Gilead Sciences (NASDAQ:GILD) has had a tremendous run. Shares are up almost 80% in the last twelve months, up 35% year to date and up 14% in the last month.
The growing share price went along with great operational and financial improvements for the company:
The reason for this growth is mainly Gilead's Sovaldi drug, used to treat hepatitis C infections.
Although the share price has been rapidly increasing over the past few months, the company doesn't look overvalued:
Due to the fundamental improvements, the company's multiples are now lower than they were one year ago.
Determining Gilead's Fair Value
So the company's multiples indicate it's not a bad time to buy Gilead, but what would be an appropriate price? I will determine this by using both the Benjamin Graham formula as well as the discounted cash flow method.
The Graham formula is a simple approach for determining a businesses fair (or intrinsic) value.
According to Benjamin Graham, the intrinsic value of a share is:
EPS = earnings per share in the last twelve months
G = estimated EPS growth rate over the next 5 years
Y = yield on AAA corporate bonds
If we apply the company's numbers, Gilead's fair value (according to the Benjamin Graham formula) is:
$4.45*(8.5+2*24.67)*4.4/4.2 = $270
With today's price of $102 this would leave an enormous 160% upside to its intrinsic value.
Discounted cash flow method:
Another, more advanced, method of determining a businesses value is the approach of discounting all future cash flows with a desired return rate and adding these present values.
Additional to the numbers used above, we have to use some more presumptions:
For the first 5 years, we can use the expected growth rate of 24.67% from above, for the time after, I will use multiple scenarios.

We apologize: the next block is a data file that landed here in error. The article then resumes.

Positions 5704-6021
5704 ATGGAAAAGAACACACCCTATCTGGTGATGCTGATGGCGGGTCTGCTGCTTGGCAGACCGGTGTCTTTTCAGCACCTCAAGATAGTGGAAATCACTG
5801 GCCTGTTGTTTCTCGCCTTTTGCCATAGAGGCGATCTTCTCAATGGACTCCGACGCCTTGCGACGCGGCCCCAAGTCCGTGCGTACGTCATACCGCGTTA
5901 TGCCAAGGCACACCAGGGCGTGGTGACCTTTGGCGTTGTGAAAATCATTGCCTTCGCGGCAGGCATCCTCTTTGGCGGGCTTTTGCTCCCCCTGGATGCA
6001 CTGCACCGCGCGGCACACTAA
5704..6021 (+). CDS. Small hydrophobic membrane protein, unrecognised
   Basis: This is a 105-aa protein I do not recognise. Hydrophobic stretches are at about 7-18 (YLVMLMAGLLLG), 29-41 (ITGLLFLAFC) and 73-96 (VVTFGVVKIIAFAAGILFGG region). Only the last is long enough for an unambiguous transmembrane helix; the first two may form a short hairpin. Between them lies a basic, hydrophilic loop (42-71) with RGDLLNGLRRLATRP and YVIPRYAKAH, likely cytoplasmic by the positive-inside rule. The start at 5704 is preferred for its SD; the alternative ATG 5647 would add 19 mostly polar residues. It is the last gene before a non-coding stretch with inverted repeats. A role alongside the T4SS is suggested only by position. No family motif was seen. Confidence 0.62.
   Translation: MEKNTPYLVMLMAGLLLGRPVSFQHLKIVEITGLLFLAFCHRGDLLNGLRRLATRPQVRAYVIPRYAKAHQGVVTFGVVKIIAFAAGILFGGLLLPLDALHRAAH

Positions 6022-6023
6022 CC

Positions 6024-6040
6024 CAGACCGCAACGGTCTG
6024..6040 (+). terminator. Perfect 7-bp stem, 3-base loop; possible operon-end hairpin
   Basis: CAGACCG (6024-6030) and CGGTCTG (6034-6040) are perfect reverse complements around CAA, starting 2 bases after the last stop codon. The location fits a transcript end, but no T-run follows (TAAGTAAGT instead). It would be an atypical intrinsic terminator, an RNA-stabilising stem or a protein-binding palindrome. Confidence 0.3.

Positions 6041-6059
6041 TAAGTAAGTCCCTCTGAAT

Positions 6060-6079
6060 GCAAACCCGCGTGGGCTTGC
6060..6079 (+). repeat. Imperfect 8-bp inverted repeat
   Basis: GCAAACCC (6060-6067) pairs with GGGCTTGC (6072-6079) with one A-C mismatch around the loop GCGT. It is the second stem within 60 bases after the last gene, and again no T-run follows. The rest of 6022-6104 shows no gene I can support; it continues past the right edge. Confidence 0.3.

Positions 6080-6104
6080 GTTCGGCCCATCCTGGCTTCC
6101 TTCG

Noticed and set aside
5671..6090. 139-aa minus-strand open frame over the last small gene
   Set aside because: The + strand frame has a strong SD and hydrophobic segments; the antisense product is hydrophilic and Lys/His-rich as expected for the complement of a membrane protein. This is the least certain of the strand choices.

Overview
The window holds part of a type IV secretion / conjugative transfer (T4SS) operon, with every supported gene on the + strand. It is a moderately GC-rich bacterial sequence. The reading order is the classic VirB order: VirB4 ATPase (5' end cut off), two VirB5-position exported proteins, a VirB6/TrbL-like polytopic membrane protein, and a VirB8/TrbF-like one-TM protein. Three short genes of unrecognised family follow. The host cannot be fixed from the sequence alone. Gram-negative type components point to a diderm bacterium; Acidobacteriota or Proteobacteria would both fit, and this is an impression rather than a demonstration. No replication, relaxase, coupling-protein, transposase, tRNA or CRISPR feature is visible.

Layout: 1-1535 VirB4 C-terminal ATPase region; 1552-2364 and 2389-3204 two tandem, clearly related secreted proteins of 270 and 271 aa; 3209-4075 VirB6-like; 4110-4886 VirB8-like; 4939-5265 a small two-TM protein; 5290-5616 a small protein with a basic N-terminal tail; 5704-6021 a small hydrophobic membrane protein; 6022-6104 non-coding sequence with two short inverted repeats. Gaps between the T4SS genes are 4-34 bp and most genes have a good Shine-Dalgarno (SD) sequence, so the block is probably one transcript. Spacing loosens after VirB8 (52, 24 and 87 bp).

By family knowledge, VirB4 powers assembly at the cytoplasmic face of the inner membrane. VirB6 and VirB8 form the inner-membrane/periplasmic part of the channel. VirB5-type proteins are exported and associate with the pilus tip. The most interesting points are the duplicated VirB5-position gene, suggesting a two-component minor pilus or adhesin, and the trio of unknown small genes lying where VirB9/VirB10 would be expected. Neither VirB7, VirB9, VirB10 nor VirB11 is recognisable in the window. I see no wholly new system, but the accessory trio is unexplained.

Let's first target an average annual return rate of 10% (this is our discount factor):
If we assume growth after year five will be zero (this is unrealistically conservative), the current value according to the DCF method is $116.12.
If we assume that the EPS growth rate after year five will be a conservative 5% (this should be highly plausible: growing human population, more and more people getting access to health care, share buybacks), the current value is $207.66.
If we assume, that the EPS growth rate will level down to an average 8% (this is a relatively optimistic approach) after year five, we get a fair value of $482.27.
Even in the most conservative (no growth after year 5) scenario, it would still be a good time to buy Gilead now, if we aim for an average return of 10%! The other, less conservative, approaches indicate a huge discount to the fair value of the company.
If we are more ambitious and target a higher average return rate, the results are a bit different. Let's say we aim for an average annual return rate of 12%.
If we take the very conservative approach and assume that there will be no EPS growth after year five, the fair value would be $94.41.
The fair value for a long term growth rate of 5% is $145.11 and for a long term growth rate of 8% the fair value is $236.37.
If an investor aims for an annual return of 12%, it looks like Gilead's shares are still trading at a discount (under the assumption that long term EPS growth will be positive).